Finding a Charlie Brown Christmas tree

by admin | December 8, 2022 4:20 pm

We went in search of a Charlie Brown Christmas tree last weekend in the woods of No-Name Farm. It was my Beautiful Mystery Companion’s idea, to which I readily agreed. She drove the Mule while I rode shotgun as we bounced through the forest, looking for an appropriate tree, preferably a pine. The chainsaw was in the back of the mule. Hardwood trees dominate these 57 acres, but scraggly cedars grow throughout, never reaching significant size since the hardwood canopy keeps the sun from reaching them. There is a scattering of mature pine tree. We hoped we might find a pine sapling near one of them.

No luck. All we could find were cedar trees. We were in no hurry and meandered around the property as leaves rained down upon us, the spectacular fall foliage quickly fading under a sti[1]ff, steady breeze. At one point we got out and walked around, enjoying the relative silence, checking out the slough that crosses the center of the farm, once again full. Last year, we once spied a blue heron standing peacefully in the slough. I am not sure this is the same magnificent creature that occasionally visits Pancho’s Pond, which did not exist last year.

Finally, we agreed the Charlie Brown Christmas tree would have to be cedar. I spotted a skinny one near the front fence line that was about 12 feet tall. The chainsaw started right up and made quick work of the cedar’s trunk. I dragged it over to the mule, which has a small bed, about three feet square. We had to wrestle the cedar’s trunk into the bed, wedged against the tailgate, and lay the rest of the tree over the Mule’s roof. I held on to a branch hanging over the roof in front. The trip back was slow to keep from losing the tree. Again, we were in no hurry.


 We have a beautifully decorated Christmas tree inside the house, decked by daughter Abbie. It is artificial but does not look it. She has quite a talent for decorating, so this tree looks like it could be in a shop window of Macy’s or Neiman-Marcus. If that library science graduate-school gig does not work out, she could easily make a living decorating.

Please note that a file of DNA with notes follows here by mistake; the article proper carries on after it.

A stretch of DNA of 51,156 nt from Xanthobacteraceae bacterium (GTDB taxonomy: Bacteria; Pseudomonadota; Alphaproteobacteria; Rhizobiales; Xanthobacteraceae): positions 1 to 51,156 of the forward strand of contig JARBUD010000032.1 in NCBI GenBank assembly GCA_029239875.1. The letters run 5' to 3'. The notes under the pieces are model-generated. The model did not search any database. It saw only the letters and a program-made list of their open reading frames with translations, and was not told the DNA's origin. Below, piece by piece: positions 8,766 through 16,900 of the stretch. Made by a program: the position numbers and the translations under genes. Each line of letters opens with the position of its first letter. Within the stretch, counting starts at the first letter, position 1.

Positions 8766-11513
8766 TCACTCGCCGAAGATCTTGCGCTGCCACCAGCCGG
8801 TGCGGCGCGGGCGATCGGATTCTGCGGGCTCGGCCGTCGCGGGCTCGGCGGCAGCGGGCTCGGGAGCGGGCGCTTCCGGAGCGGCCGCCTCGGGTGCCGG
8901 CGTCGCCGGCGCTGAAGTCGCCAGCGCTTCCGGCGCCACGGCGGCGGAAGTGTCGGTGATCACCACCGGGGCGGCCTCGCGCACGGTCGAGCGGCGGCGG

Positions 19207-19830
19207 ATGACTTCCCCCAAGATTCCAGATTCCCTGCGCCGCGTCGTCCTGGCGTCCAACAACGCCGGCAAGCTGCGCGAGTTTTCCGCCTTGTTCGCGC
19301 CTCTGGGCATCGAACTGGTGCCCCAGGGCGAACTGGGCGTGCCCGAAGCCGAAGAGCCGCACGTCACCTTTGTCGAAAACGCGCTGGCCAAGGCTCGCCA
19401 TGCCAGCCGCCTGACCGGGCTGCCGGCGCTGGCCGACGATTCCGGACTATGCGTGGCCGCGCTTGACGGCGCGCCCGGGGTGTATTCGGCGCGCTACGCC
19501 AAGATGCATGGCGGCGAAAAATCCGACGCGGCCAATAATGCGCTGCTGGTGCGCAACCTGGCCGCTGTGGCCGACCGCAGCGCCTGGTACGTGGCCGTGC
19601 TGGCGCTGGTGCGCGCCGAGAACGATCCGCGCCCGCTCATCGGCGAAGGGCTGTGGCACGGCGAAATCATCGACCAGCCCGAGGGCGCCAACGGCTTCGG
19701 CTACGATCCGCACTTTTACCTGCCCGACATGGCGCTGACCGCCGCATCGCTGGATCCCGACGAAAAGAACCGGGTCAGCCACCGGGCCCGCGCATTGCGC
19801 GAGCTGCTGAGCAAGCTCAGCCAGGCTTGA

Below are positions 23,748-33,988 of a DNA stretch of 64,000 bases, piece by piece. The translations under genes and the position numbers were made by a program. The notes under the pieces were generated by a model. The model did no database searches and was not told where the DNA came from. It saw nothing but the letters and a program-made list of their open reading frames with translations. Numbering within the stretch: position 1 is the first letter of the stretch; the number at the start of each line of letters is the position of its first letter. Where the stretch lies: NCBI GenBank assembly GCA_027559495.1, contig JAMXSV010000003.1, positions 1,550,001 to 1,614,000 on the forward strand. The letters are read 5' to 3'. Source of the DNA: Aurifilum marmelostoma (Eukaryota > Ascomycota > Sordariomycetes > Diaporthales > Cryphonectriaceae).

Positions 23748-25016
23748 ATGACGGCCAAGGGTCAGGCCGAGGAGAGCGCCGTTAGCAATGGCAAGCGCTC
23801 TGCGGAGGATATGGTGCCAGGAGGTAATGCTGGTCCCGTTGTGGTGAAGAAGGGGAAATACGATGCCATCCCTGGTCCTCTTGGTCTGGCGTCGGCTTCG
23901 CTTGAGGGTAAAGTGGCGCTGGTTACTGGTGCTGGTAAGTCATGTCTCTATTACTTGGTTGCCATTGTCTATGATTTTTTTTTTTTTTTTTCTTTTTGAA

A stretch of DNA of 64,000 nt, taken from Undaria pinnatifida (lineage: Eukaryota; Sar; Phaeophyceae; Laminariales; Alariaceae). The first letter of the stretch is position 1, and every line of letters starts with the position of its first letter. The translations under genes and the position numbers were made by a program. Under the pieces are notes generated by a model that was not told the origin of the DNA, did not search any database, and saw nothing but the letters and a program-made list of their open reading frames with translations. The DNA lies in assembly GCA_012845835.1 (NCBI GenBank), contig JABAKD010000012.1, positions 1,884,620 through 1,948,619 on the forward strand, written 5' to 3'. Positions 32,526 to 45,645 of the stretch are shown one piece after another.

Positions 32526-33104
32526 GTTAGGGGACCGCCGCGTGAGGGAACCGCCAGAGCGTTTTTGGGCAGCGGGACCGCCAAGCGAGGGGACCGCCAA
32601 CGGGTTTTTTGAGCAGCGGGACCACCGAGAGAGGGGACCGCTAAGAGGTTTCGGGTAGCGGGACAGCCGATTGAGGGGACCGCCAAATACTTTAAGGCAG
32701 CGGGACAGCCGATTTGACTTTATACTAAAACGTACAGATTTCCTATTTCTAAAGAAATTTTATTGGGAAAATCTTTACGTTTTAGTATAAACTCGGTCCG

Little Olive, our shy rescue cat, enjoys curling up for a nighttime nap under this tree. It makes her feel safe. Tater, about four times her size, prefers curling up in the dog bed in front of the fake fire logs. They are electric but give off a nice glow and a tiny b[2]it of heat. The dogs, Mollie and Gatsby, pay the tree little mind, preferring the soft cushions of the couch, both usually curled up in or around my BMC’s lap.


The Charlie Brown tree was intended for the back porch. I had earlier bought a tree stand. The tree’s trunk was too small to properly tighten the screws into the trunk, so we put the tree and stand into a metal container that usually holds plants. The tree was seriously wobbling, so I got a feed bucket of gravel and filled the metal container. That stabilized the Charlie Brown tree nicely, whose tip just brushed the porch ceiling. Next, I strung leftover colored lights willy-nilly all over that tree, whose branches were barely strong enough to hold them. Our Charlie Brown tree was officially decorated.

We discovered the next day that it would not withstand a stiff wind, which often blows out of the south, the direction the porch faces. No worries. I am a veteran of Christmas tree improvisation, having once nailed a stand to the floor because the tree kept falling over. I had to buy new carpet once the holiday season passed.

In the latest case, I hooked a bungee cord from about halfway up the tree’s trunk to a post that holds up the back porch. So far, so good. If the wind shifts to the west, I might need to attach a second bungee cord. I have one at the ready.

The Charlie Brown tree looks lovely at night, at least to us. And that is what counts.



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